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Monday, Oct 14, 2019

NGT seeks joint report on land consolidation in Faridabad village

According to experts, the region is a relatively undisturbed Aravalli forest, and part of an important wildlife corridor that is contiguous with the protected Mangar Bani sacred grove and Asola Bhatti Wildlife Sanctuary.

gurugram Updated: Sep 09, 2019 02:26 IST
Prayag Arora-Desai
Prayag Arora-Desai
Gurugram
Experts say the region is a relatively undisturbed Aravalli forest, and part of important wildlife corridor contiguous with the protected Mangar Bani and Asola Bhatti Wildlife Sanctuary.
Experts say the region is a relatively undisturbed Aravalli forest, and part of important wildlife corridor contiguous with the protected Mangar Bani and Asola Bhatti Wildlife Sanctuary. (Yogendra Kumar/HT)
         

The National Green Tribunal (NGT) has ordered the forest and revenue departments of Haryana to file a “joint factual and action taken report” relating to the ongoing consolidation of land in Faridabad’s Kot village by September 29.

The directive comes in response to a petition filed by Gurugram-based activist, Col. (retd.) SS Oberoi, which “is against the consolidation proceedings sought to be initiated in the Village Kot”, on grounds that they “will affect the forest area by change of land use”. A copy of the tribunal’s directive (dated August 29) is with the HT.

According to experts, the region is a relatively undisturbed Aravalli forest, and part of an important wildlife corridor that is contiguous with the protected Mangar Bani sacred grove and Asola Bhatti Wildlife Sanctuary.

The Haryana government had issued an order on February 1, under the East Punjab Holdings Act (1948), to “take up a scheme for consolidation of holdings under cultivation in the 3,000 acres” for “better cultivation”. Land consolidation is a process which affirms individual ownership of land by carving out individual, privately owned plots, and is intended for preserving agricultural productivity.

However, the state’s land consolidation order for Kot elicited suspicion from environmentalists and locals, as most of Kot’s revenue estate (about 3,000 acres) comprises uncultivable rocky land. By consolidating the area, the experts said the Haryana government is facilitating the privatisation of ecologically sensitive Aravalli common lands.

According to Oberoi’s petition, the February’s consolidation order falls in a legal grey area. It states that 816 acres of land in Kot are notified under special sections 4 and 5 of the Punjab Land Preservation Act (1900), giving them legal forest status with protection under the Forest Conservation Act (1980).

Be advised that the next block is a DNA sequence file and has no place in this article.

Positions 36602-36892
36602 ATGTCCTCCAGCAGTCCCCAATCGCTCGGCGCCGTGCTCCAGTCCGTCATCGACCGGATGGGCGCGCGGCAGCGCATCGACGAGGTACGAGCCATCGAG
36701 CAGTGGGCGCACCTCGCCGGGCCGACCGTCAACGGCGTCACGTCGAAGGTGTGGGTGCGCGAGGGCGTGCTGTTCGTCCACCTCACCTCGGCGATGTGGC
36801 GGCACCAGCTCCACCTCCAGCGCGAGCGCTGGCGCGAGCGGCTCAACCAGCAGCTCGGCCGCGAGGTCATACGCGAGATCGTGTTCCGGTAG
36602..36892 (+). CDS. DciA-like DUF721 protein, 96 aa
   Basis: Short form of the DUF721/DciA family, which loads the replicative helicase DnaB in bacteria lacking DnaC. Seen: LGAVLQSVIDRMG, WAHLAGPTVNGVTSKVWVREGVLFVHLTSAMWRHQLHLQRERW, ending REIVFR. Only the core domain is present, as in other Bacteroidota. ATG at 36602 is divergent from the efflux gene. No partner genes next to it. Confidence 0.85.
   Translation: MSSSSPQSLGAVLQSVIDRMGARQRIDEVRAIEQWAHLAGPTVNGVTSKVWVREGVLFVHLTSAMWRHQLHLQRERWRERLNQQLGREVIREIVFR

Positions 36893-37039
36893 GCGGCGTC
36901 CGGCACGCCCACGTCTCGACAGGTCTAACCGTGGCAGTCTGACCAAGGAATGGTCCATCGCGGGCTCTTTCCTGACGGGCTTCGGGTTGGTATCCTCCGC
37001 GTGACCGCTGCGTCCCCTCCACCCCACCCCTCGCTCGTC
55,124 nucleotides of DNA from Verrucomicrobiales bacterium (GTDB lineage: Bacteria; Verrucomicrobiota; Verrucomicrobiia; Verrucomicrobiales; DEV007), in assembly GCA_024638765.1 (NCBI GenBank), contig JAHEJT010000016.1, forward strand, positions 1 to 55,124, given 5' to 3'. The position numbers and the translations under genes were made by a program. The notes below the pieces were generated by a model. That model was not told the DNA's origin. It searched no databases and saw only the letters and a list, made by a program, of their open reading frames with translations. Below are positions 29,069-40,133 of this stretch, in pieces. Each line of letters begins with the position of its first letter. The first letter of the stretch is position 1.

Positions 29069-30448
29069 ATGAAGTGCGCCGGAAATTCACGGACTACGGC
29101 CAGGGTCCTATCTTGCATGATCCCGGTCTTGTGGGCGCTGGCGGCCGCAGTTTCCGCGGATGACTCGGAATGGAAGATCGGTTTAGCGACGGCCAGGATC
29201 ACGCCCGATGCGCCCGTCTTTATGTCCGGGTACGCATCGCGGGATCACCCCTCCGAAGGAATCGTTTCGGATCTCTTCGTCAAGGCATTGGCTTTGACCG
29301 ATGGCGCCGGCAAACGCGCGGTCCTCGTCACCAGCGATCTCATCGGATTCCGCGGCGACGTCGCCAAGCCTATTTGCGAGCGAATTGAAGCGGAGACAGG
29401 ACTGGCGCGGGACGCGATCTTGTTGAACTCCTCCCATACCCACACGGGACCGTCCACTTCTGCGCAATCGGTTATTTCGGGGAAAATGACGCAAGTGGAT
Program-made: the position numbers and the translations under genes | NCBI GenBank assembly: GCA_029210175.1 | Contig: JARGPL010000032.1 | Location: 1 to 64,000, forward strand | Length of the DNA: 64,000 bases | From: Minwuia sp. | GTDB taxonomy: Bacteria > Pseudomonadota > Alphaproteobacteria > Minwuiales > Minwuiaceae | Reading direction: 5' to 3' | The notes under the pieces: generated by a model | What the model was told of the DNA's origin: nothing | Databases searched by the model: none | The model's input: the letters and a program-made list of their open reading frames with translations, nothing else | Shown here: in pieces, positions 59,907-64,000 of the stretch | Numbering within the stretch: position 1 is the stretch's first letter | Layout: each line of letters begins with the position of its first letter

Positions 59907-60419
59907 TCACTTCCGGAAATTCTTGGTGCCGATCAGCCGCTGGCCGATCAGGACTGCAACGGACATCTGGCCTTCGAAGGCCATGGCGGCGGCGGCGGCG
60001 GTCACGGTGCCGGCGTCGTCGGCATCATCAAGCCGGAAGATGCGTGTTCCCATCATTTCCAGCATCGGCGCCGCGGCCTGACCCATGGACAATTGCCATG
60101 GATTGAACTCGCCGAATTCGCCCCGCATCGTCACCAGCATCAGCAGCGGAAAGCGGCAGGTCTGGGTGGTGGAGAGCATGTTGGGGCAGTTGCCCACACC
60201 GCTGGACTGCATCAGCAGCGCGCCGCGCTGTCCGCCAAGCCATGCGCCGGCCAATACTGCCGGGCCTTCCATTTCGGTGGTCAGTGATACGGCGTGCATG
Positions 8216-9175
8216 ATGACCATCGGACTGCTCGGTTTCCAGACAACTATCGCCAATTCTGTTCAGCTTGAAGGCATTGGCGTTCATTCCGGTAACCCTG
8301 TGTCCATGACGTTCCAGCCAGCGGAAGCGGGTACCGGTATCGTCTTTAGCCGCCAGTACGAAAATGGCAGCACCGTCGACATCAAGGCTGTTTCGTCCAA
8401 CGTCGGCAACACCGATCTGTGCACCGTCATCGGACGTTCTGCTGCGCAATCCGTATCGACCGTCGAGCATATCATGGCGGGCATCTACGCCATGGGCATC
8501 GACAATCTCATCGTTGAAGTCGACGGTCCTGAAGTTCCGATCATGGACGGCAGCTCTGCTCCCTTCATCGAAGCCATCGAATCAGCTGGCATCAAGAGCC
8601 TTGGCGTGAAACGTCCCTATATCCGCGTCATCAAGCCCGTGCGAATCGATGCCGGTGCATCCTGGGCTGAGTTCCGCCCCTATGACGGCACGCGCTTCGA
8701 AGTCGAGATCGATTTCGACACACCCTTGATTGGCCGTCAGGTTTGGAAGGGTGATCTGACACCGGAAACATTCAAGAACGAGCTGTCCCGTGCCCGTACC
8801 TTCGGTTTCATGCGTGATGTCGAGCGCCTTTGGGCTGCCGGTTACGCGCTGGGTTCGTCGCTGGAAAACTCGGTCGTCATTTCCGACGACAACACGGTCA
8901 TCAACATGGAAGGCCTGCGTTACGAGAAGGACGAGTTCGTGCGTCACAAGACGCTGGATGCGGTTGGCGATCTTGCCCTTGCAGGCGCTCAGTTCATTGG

Another 1,586 acres of land is a regenerated forest, restored under the Aravalli Plantation Project. These areas also have legal “forest” status, as per previous Supreme Court orders. The remaining area, of about 1,000-1,200 acres, falls under the land use category of ‘gair mumkin pahad’ (uncultivable land), whose conservation status is yet to be decided in accordance with the NCR Planning Board’s natural conservation zone (NCZ) component under the NCR Regional Plan 2021.

“Therefore, non-forestry activities – including consolidation of land – cannot be permitted here,” Oberoi said. The process of consolidation under the East Punjab Holdings Act includes pooling of fragments of agricultural land and re-distribution of the pooled agricultural land. “However, by expanding the scope of the consolidation process to include the already pooled gair mumkin pahad Aravalli hills, the Consolidation Act is being misused to fragment the forested Aravalli common lands,” Oberoi alleges in his petition.

This is the fourth attempt by the Haryana government to consolidate and privatise Kot’s protected Aravalli commons. The first attempt was made in 2011, but was quashed by the then director general, Consolidation of Land Holdings, Ashok Khemka, in 2012. Khemka had observed that “in case the consolidation exercise of the entire village… is carried out, it would wrongly benefit certain influential outsider-purchasers”. Khemka emphasized that the consolidation process is applicable only for agricultural lands and not for partitioning areas recorded as ‘gair mumkin pahad’.

A similar order in 2013 was rescinded by the Haryana government itself, while a third order in 2018 was withdrawn after the objection from the then director general, Consolidation of Land Holdings. “This fourth attempt, like the others, is in violation of the Forest Conservation Act and other orders of the apex court relating to the forest status of the Aravallis,” Oberoi said.

Makarand Pandurang, director, department of town and country planning, did not directly comment on the contents of the petition or the NGT order. However, he said, “We are in the process of conducting a ground-truthing exercise to determine whether the lands in Kot are to be brought under forest cover. We will examine the NGT’s order and take appropriate steps.”

The present director general, Consolidation of Land Holdings, Nikhil Gajraj, and the Faridabad’s deputy commissioner, Atul Kumar, on Sunday did not respond to requests for comment on the development.

On August 30, HT had reported that the Haryana government is likely to exclude 1,126.8 acres of Aravallis in Kot village out of the natural conservation zone (NCZ). This move, environmentalists alleged, would legitimise the government’s move to consolidate the village’s revenue estate and severely undermine various environmental protections accorded to the land.

First Published: Sep 09, 2019 02:26 IST

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